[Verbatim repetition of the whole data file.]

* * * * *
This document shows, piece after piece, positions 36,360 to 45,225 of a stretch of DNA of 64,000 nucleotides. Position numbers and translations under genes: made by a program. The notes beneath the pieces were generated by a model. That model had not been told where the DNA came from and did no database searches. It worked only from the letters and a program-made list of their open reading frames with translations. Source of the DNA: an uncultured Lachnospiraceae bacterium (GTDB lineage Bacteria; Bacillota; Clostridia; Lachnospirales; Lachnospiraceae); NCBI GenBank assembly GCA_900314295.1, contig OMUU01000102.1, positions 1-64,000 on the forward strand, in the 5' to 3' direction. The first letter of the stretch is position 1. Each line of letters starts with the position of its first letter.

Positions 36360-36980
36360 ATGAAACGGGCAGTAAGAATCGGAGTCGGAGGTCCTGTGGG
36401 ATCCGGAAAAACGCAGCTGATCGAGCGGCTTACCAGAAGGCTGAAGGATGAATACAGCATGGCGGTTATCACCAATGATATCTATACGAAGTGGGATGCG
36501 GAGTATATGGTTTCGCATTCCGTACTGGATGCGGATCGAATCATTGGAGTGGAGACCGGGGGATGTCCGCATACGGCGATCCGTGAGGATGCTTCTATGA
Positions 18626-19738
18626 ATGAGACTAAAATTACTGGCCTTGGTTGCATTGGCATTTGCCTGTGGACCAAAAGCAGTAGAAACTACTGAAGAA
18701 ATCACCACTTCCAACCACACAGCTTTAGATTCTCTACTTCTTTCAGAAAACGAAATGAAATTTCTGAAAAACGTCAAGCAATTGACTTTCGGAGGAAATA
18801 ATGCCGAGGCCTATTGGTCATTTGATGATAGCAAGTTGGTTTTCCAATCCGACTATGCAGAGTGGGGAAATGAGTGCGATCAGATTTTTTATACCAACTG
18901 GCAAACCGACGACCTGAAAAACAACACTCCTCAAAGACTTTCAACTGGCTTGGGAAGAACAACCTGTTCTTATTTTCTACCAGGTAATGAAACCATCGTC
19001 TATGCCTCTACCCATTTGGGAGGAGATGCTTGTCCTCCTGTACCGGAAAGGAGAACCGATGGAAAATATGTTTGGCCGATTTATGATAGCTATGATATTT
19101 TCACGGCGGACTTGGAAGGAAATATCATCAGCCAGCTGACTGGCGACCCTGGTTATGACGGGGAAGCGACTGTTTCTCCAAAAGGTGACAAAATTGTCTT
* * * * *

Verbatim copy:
This document shows, piece after piece, positions 36,360 to 45,225 of a stretch of DNA of 64,000 nucleotides. Position numbers and translations under genes: made by a program. The notes beneath the pieces were generated by a model. That model had not been told where the DNA came from and did no database searches. It worked only from the letters and a program-made list of their open reading frames with translations. Source of the DNA: an uncultured Lachnospiraceae bacterium (GTDB lineage Bacteria; Bacillota; Clostridia; Lachnospirales; Lachnospiraceae); NCBI GenBank assembly GCA_900314295.1, contig OMUU01000102.1, positions 1-64,000 on the forward strand, in the 5' to 3' direction. The first letter of the stretch is position 1. Each line of letters starts with the position of its first letter.

Positions 36360-36980
36360 ATGAAACGGGCAGTAAGAATCGGAGTCGGAGGTCCTGTGGG
36401 ATCCGGAAAAACGCAGCTGATCGAGCGGCTTACCAGAAGGCTGAAGGATGAATACAGCATGGCGGTTATCACCAATGATATCTATACGAAGTGGGATGCG
36501 GAGTATATGGTTTCGCATTCCGTACTGGATGCGGATCGAATCATTGGAGTGGAGACCGGGGGATGTCCGCATACGGCGATCCGTGAGGATGCTTCTATGA
Positions 18626-19738
18626 ATGAGACTAAAATTACTGGCCTTGGTTGCATTGGCATTTGCCTGTGGACCAAAAGCAGTAGAAACTACTGAAGAA
18701 ATCACCACTTCCAACCACACAGCTTTAGATTCTCTACTTCTTTCAGAAAACGAAATGAAATTTCTGAAAAACGTCAAGCAATTGACTTTCGGAGGAAATA
18801 ATGCCGAGGCCTATTGGTCATTTGATGATAGCAAGTTGGTTTTCCAATCCGACTATGCAGAGTGGGGAAATGAGTGCGATCAGATTTTTTATACCAACTG
18901 GCAAACCGACGACCTGAAAAACAACACTCCTCAAAGACTTTCAACTGGCTTGGGAAGAACAACCTGTTCTTATTTTCTACCAGGTAATGAAACCATCGTC
19001 TATGCCTCTACCCATTTGGGAGGAGATGCTTGTCCTCCTGTACCGGAAAGGAGAACCGATGGAAAATATGTTTGGCCGATTTATGATAGCTATGATATTT
19101 TCACGGCGGACTTGGAAGGAAATATCATCAGCCAGCTGACTGGCGACCCTGGTTATGACGGGGAAGCGACTGTTTCTCCAAAAGGTGACAAAATTGTCTT